Table 3.

Aggregate adjective list describing the buildings with respect to “positivity” factor and “content” factor

10.21307_ACEE-2018-053-tbl3.jpg

While analysing the results, all the adjectives were introduced in a two-variable model designed for this purpose: (1) “positivity” (positive, negative, and neutral) and (2) “thematic content” (“shape and size”, “form”, “functionality” and “general impression”). This is how the exemplary adjectives appearing in the questionnaires (such as “monumental”, “gloomy” or “neglected”) were classified and count. This classification has revealed different profiles of positivity: building B2 received the most positive adjectives in relation to all terms used to describe the building (pos: 1.59/ neu: 0.46/ neg: 0.65); building B5 received the most negative adjectives (pos:0,75/ neu: 0.69/ neg: 2.44); in turn, building B4 was described with the greatest number of neutral expressions (pos: 1.77/ neu: 2.16/ neg: 0.39) (Tab. 3).

3.5. Students’ engagement with places vs space syntax of building plans

Based on the record of part of the content declared in the questionnaires on building plans such as “hang-out”, “favourite” and “disliked” an additional database describing the environment was created in form of “behavioural maps” for every analysed buildings. Additionally, for 3 out of the 5 analysed buildings (B1, B2 and B5) maps of the least and most “integrated” space were created – i.e. sociofugal and sociopetal space which is estimated along with a measure of space configuration in the system based on the space syntax analysis method (originally inspired by Hillier & Hanson [7]; [8]). These maps (Fig. 6) were then superimposed on the created behavioural maps in search of perceptible correlations.

Figure 6.

An example of a space syntax analysis – map of the most “integrated” spaces in the building plan (B1 – level 3rd and 4th of the building). The presented plans differ with the arrangement of left end of the corridor which is sub-divided with a glass door and furnishing (on the 3rd floor). It makes a spatial model more complexed and discriminated offering more opportunities for individual behaviour (spaces described as “8/3”, “9/3” and “10/3”).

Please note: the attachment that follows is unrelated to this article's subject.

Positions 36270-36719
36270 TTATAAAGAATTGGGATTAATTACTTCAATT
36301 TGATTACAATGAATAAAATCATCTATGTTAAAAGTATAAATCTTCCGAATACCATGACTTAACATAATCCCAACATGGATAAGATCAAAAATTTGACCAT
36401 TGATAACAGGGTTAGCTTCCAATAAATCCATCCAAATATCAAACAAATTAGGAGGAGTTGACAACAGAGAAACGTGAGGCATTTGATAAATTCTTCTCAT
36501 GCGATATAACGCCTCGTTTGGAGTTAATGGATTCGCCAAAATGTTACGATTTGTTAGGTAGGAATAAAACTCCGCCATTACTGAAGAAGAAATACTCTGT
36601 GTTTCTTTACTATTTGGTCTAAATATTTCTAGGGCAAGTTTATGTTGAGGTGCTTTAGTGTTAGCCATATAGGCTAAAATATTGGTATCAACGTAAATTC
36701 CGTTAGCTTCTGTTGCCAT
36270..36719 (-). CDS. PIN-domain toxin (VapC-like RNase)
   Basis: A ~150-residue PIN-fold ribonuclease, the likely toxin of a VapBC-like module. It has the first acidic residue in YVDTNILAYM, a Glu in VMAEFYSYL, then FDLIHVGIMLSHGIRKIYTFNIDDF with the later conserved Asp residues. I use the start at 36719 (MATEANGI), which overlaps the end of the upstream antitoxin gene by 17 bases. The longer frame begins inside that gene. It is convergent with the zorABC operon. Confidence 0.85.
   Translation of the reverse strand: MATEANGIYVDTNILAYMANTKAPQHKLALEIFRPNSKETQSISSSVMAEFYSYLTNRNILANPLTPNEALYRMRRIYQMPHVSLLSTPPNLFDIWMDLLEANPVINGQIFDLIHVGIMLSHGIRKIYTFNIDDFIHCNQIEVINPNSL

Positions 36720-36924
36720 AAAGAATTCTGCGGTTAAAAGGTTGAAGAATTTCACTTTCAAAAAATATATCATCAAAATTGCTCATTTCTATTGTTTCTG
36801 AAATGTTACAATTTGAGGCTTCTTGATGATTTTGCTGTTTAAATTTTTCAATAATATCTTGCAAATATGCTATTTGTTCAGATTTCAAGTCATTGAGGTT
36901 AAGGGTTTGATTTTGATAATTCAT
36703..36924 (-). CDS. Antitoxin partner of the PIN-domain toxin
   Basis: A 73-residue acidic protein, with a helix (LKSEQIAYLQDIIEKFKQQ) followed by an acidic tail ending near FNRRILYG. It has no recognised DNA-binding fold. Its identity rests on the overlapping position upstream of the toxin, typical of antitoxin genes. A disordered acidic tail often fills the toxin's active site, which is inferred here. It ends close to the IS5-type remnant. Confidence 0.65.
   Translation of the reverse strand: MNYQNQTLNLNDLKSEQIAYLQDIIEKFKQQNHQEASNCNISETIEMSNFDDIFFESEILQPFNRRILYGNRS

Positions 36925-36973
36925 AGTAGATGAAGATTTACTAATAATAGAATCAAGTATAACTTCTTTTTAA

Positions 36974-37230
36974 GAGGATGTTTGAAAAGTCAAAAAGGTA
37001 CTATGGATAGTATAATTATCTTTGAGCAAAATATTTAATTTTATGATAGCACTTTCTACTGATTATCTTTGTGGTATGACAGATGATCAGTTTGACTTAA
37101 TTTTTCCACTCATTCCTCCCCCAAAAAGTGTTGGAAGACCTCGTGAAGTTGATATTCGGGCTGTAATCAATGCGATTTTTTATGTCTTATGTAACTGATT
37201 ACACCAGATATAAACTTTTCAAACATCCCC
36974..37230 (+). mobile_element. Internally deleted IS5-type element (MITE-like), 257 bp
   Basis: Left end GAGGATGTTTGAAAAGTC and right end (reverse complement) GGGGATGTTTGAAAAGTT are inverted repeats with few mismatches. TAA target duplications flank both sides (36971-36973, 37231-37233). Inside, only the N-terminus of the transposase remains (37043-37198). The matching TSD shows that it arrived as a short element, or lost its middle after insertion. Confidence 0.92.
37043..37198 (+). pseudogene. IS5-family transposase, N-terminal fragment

10.21307_ACEE-2018-053-f005.jpg

When the behavioural maps and maps of integrated spaces are superimposed, one can notice a clear relation between “spaces of integration” with a distribution of patterns of behaviour (“hanging out”) and – what seems even more interesting – with the distribution of “favourite” places in the building. As shown by the comparative analysis of these two types of maps, the “favourite” places are usually those parts of “hang-out” areas that are located in the niches (in the periphery) of the most “integrated” spaces, which are usually open passageways in practice. This suggests that students like especially those places that are close to the core of students’ life in the building – in a sense open to the biggest number of possible connections – but at the same time constituting an semi-island enclave within this space, providing a minimum of privacy, such where one can stop by and behave in a more unrestricted way. (Fig 7–8, 9–11).

Figure 7–8.

Examples of favourite places in building B1: (7) the place on the edge of the most possible integrated space (in floor +3) as related to space-syntax and behavioral analysis (shown in Fig. 3 and 6); (8) favourite area in front of B1

10.21307_ACEE-2018-053-f006.jpg
Figure 9–11.

An example of one of the most liked places in building B4 as related to space syntax analysis (B4 - floor +4)

10.21307_ACEE-2018-053-f007.jpg

4. DISCUSSION

As a result of the content analysis of the questionnaires, a significant amount of data describing the existing learning environment in the five analysed buildings was developed. The data was analysed quantitatively and qualitatively, and also by crossanalysis with space syntax of the buildings plans. As a result of the quantitative data analysis, several significant correlations were identified at the static level. These results refer both to the assessment of individual buildings (the assessment of functional performance) and to the relations between particular variables.